Stress distribution in the peri-implant area of pure titanium and titanium-zirconium small implants

dc.contributor.authorSabino, Tatiana de Andrade
dc.contributor.authorda Silva-Concílio, Laís Regiane
dc.contributor.authorNeves, Ana Christina Elias Claro
dc.contributor.authorClaro, Ana Paula Rosifini Alves [UNESP]
dc.contributor.authorAmaral, Marina
dc.contributor.authorVitti, Rafael Pino
dc.contributor.authorClaro, Cristiane Aparecida de Assis
dc.contributor.institutionUniversity of Taubaté
dc.contributor.institutionUniversidade Estadual Paulista (UNESP)
dc.date.accessioned2022-04-29T08:28:36Z
dc.date.available2022-04-29T08:28:36Z
dc.date.issued2019-01-01
dc.description.abstractAim: In dental implant treatment, there is a demand for mechanically stronger implants. Despite the existence of several studies showing the clinical success of narrow diameter implants, most of them are based on pure titanium (cpTi) alloys. There is a few clinical evidences of the success rate of titanium-zirconium (TiZr) narrow diameter implants. The aim of this study was to evaluate the stress distribution in the peri-implant area of narrow diameter cpTi and TiZr implants under axial and oblique loads. Methods: Photoelastic models were produced using epoxy resin (PL2, Vishay Precision Group) from a master model. The implants (cpTi and TiZr; Straumann AG) had 3.3 mm in diameter and 12 mm in height. Loads of 100 N and 200 N were applied to the abutment at angles of 0° (axial), 10°, 20°, and 30° (oblique). A circular polariscope (Eikonal) was used under dark field white-light configuration. The isochromatic fringes were analyzed in the peri-implant region in 5 areas, using ASTM table with isochromatic fringes; cervical-mesial, cervical-distal, mid-mesial, mid-distal and apical. Results: In general, under axial and oblique loads, the stress in the TiZr implant was lower than in the cpTi implant. The load of 200 N produced the highest stress values in cpTi and TiZr implants. In both implants and loads, the fringes were located more in apical area at all angles evaluated. Conclusion: It can be concluded that for small implants, the load inclination and intensity change the pattern of stress distribution and the cpTi implant exhibited the highest peri-implant stress.en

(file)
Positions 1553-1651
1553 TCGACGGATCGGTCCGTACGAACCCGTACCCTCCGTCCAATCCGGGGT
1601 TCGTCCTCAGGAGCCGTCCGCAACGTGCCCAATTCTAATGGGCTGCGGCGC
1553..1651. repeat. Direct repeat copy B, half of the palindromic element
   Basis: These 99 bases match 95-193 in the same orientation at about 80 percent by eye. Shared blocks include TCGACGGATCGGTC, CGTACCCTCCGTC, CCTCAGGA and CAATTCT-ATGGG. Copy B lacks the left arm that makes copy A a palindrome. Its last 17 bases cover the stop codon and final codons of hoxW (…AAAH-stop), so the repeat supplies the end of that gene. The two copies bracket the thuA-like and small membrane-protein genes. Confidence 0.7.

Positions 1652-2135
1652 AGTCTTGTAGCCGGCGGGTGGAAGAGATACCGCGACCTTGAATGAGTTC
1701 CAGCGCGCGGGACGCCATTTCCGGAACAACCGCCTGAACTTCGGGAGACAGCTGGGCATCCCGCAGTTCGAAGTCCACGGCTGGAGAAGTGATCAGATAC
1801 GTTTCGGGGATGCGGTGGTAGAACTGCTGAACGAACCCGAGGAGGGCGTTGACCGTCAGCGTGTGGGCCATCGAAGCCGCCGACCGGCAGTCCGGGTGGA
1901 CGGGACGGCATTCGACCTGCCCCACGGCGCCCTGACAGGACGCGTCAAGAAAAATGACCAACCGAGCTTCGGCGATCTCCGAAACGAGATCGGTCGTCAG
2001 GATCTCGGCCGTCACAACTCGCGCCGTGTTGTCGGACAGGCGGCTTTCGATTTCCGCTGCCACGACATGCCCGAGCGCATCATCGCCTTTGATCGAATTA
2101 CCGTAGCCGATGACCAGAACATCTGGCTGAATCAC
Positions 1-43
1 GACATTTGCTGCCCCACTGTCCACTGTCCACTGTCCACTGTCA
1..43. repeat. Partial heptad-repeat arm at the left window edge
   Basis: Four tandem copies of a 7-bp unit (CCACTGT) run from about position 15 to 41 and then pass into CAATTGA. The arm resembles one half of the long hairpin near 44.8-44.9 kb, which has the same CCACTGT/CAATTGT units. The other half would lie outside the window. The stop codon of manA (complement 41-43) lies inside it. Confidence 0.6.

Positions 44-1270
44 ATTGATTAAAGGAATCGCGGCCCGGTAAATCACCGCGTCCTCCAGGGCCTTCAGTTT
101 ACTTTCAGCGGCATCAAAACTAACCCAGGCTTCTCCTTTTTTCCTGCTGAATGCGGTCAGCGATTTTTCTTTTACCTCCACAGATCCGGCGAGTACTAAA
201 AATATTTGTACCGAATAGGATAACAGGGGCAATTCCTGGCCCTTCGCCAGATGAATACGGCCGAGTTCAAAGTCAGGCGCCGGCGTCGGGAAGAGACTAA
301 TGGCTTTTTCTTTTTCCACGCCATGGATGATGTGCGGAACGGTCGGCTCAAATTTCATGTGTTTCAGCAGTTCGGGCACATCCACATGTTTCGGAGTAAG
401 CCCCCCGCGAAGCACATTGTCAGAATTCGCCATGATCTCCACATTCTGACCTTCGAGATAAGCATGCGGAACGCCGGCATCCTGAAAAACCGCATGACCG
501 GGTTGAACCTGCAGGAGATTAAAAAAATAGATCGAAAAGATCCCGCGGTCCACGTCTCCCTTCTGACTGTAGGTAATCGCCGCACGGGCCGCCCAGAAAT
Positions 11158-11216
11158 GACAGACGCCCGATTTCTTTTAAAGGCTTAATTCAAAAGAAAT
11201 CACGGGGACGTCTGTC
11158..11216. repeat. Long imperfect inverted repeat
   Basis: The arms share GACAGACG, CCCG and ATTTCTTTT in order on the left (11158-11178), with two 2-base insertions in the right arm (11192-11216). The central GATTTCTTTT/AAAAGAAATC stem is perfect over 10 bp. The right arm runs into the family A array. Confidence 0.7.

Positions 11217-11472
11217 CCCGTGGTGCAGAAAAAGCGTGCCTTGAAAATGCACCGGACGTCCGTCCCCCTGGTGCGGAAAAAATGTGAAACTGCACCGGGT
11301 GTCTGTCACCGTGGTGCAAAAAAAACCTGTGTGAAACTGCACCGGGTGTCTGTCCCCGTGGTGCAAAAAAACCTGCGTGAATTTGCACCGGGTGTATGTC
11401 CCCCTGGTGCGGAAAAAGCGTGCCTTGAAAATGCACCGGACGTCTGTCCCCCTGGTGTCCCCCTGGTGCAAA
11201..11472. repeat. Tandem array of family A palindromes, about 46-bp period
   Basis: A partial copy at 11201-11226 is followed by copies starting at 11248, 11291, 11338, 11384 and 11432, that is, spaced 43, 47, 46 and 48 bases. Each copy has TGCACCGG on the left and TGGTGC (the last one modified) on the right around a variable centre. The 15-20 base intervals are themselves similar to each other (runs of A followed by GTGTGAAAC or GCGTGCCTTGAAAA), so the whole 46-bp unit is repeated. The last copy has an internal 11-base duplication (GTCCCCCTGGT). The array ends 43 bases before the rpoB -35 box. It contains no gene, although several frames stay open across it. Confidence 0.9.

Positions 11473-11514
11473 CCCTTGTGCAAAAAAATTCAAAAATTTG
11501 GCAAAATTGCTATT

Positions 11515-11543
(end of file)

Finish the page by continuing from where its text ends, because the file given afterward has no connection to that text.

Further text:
dc.description.affiliationDepartment of Prosthodontics School of Dentistry University of Taubaté
dc.description.affiliationDepartment of Materials and Technology School of Engineering of Guaratinguetá São Paulo State University
dc.description.affiliationUnespDepartment of Materials and Technology School of Engineering of Guaratinguetá São Paulo State University
dc.format.extent1-8
dc.identifierhttp://dx.doi.org/10.20396/BJOS.V18I0.8657252
dc.identifier.citationBrazilian Journal of Oral Sciences, v. 18, p. 1-8.
dc.identifier.doi10.20396/BJOS.V18I0.8657252
dc.identifier.issn1677-3225
dc.identifier.issn1677-3217
dc.identifier.scopus2-s2.0-85083261653
dc.identifier.urihttp://hdl.handle.net/11449/228786
dc.language.isoeng
dc.relation.ispartofBrazilian Journal of Oral Sciences
dc.sourceScopus
dc.subjectDental implants
dc.subjectDental stress analysis
dc.subjectMechanical
dc.subjectStress
dc.titleStress distribution in the peri-implant area of pure titanium and titanium-zirconium small implantsen
dc.typeArtigo
unesp.author.orcid0000-0001-6366-5868[6]

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